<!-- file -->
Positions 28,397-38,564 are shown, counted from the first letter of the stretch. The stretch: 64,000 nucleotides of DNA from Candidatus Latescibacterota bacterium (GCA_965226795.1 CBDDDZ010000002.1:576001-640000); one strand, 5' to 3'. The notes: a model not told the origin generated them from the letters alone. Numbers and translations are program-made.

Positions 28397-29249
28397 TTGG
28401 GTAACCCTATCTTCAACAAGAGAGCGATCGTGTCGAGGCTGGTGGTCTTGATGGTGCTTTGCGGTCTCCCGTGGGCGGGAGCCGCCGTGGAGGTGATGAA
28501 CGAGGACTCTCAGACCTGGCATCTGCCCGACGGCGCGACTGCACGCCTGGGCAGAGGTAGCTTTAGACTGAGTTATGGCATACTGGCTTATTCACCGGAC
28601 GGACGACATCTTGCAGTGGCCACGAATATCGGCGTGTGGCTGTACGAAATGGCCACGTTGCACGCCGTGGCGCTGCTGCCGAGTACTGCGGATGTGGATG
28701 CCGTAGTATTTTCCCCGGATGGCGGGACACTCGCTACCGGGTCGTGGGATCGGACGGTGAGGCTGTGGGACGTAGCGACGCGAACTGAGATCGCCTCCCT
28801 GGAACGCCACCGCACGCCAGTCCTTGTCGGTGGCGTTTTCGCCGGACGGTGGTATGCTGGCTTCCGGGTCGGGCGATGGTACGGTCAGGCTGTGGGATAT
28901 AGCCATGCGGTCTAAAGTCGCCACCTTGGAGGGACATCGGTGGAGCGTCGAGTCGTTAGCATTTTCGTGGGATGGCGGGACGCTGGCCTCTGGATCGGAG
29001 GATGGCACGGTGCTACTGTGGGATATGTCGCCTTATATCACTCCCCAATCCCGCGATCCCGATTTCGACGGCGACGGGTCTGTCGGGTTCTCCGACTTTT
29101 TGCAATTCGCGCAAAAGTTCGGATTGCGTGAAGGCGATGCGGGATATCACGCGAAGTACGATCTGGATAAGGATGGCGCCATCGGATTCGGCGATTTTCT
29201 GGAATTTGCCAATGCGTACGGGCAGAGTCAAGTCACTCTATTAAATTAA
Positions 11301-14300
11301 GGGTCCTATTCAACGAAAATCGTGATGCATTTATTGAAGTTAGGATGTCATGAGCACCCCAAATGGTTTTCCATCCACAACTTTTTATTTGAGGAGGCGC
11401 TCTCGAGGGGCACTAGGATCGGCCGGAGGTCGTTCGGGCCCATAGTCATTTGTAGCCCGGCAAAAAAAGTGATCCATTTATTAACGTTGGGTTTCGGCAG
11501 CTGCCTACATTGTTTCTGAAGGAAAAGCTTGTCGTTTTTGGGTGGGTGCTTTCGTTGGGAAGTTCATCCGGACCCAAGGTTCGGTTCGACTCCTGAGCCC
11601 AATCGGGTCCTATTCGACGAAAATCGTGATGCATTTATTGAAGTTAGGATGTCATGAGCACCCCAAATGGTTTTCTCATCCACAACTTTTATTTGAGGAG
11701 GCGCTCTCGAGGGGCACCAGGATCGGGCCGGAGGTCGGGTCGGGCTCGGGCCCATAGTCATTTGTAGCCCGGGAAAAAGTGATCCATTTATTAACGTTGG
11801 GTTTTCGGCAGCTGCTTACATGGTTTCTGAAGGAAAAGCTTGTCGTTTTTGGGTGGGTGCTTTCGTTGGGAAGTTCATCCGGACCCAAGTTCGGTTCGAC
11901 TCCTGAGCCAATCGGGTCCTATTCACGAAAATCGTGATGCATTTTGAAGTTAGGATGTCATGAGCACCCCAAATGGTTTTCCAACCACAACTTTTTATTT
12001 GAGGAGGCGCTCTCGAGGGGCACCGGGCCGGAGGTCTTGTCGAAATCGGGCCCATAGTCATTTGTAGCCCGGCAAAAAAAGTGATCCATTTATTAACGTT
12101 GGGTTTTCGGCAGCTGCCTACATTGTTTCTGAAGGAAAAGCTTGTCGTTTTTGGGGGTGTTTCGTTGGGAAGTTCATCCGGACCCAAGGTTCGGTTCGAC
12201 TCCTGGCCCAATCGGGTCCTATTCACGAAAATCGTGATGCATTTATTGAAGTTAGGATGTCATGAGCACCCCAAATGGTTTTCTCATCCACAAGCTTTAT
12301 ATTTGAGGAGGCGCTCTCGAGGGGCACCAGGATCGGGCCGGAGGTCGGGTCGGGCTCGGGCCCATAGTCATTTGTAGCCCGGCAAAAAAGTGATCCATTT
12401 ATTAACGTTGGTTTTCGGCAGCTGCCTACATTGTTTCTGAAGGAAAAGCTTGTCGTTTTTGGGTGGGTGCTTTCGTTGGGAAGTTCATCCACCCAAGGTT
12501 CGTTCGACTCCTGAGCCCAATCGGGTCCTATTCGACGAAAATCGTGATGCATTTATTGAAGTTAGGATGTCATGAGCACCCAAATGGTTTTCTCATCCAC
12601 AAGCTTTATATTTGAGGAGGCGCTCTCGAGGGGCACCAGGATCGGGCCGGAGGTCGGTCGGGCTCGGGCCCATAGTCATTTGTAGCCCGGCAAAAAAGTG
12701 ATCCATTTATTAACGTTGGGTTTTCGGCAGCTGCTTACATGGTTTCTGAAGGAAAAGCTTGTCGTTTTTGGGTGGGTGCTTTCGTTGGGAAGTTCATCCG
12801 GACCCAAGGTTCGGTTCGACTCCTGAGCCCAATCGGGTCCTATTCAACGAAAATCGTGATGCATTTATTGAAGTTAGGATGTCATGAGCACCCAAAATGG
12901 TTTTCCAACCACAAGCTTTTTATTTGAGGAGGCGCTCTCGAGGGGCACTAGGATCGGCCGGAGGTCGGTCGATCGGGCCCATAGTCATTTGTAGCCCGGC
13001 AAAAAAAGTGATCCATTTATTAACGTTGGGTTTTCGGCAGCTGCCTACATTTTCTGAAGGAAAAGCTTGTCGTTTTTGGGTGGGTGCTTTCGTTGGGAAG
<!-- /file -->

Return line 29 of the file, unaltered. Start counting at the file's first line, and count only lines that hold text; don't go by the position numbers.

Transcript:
12801 GACCCAAGGTTCGGTTCGACTCCTGAGCCCAATCGGGTCCTATTCAACGAAAATCGTGATGCATTTATTGAAGTTAGGATGTCATGAGCACCCAAAATGG